We went to hear an interesting talk by Dutch investigative journalist Brenno de Winter on privacy and related issues this weekend. It is part of a series of privacy related talks and workshops held in our town in this and coming weeks.
To me, as I blogged in 2006 after that year’s Reboot Conference privacy is a gift by the commons to the individual, and not so much an intrinsic individual thing. It allows the individual to be part of the commons, to act in the public sphere. It also means to me that privacy is part of what makes the commons work: withouth a certain expectation of privacy no-one can participate in the commons, resulting in the absence of commons.
Privacy in Public, photo by Susan Sermoneta, CC-BY
That doesn’t mean privacy can do without protection. The commons collapses easily, especially when your information is disconnected from your physical presence, as is usually the case in our digital age. Where the commons collapses, because i.e. the social distance increases, or contexts change or fully drop away, there rules and instruments are needed.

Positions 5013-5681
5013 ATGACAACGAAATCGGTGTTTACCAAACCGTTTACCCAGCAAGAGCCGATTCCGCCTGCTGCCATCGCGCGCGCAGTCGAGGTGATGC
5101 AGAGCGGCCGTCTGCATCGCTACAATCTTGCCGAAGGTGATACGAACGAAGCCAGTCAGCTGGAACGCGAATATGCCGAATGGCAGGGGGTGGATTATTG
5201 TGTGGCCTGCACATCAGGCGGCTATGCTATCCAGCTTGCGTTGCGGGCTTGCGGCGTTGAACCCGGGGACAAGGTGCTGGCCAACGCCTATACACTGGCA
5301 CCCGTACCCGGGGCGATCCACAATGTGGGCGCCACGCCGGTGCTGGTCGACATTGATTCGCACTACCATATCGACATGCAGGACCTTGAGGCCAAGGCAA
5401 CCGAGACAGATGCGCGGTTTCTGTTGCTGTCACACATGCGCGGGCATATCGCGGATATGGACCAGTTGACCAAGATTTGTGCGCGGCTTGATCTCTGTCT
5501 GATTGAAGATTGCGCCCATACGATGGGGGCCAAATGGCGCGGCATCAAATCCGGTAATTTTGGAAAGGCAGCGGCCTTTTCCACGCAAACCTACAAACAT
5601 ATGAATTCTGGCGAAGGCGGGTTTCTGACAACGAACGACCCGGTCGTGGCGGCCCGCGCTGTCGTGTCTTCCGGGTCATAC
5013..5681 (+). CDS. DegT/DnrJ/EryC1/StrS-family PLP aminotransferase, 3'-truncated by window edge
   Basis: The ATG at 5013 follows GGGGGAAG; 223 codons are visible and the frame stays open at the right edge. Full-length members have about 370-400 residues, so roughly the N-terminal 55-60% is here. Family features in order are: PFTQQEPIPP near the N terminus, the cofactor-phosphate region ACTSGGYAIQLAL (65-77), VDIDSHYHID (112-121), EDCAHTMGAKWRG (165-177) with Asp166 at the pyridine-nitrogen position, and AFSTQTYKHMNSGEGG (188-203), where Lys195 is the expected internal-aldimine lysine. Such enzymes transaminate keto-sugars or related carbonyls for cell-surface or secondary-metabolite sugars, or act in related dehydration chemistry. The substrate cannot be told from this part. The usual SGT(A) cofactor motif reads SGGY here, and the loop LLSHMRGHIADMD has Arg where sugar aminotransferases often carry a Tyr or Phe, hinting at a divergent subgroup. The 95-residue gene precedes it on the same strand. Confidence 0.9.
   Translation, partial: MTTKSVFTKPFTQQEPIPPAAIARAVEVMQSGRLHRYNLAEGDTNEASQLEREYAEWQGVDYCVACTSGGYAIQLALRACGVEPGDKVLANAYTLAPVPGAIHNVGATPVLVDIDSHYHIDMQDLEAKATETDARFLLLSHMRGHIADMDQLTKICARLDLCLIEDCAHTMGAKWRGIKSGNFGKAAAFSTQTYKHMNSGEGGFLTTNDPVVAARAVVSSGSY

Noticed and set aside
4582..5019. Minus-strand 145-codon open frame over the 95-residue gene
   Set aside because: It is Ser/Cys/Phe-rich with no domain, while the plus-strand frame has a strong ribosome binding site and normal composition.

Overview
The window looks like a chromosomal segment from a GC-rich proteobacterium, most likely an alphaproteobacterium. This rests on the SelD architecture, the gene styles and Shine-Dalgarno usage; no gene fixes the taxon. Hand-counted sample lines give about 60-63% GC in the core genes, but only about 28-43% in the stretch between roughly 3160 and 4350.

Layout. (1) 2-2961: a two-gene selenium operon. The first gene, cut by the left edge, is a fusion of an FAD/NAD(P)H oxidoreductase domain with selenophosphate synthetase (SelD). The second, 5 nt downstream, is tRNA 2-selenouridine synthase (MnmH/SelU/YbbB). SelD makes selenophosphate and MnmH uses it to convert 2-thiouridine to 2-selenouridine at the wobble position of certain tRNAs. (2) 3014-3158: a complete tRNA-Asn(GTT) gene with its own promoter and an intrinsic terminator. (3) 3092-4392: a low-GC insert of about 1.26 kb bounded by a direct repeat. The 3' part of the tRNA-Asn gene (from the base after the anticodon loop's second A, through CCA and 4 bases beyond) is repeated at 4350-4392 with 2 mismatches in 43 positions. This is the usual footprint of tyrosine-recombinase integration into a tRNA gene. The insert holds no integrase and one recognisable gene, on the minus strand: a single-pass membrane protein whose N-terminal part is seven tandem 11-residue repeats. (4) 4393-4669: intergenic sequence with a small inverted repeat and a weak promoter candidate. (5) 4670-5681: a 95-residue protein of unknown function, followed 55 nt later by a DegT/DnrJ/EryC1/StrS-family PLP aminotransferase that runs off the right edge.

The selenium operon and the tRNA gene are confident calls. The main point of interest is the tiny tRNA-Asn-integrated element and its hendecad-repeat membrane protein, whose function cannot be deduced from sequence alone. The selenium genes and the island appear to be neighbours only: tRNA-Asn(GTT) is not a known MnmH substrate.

In that light Brenno shared a few notions I wanted to capture and put in this context of the commons:
All of these points are relevant to the question of how to maintain or extend the commons with rules and instruments, so that the gift of privacy can be given. By making sure the ‘infringing’ party is under similar social pressures to behave. By making sure we maintain a realistic balance when privacy needs to be temporarily eroded for the sake of the commons (that is the source of privacy).
When privacy breaks down also the commons itself breaks down, as privacy is the pathway and the trust base for taking part in the public sphere.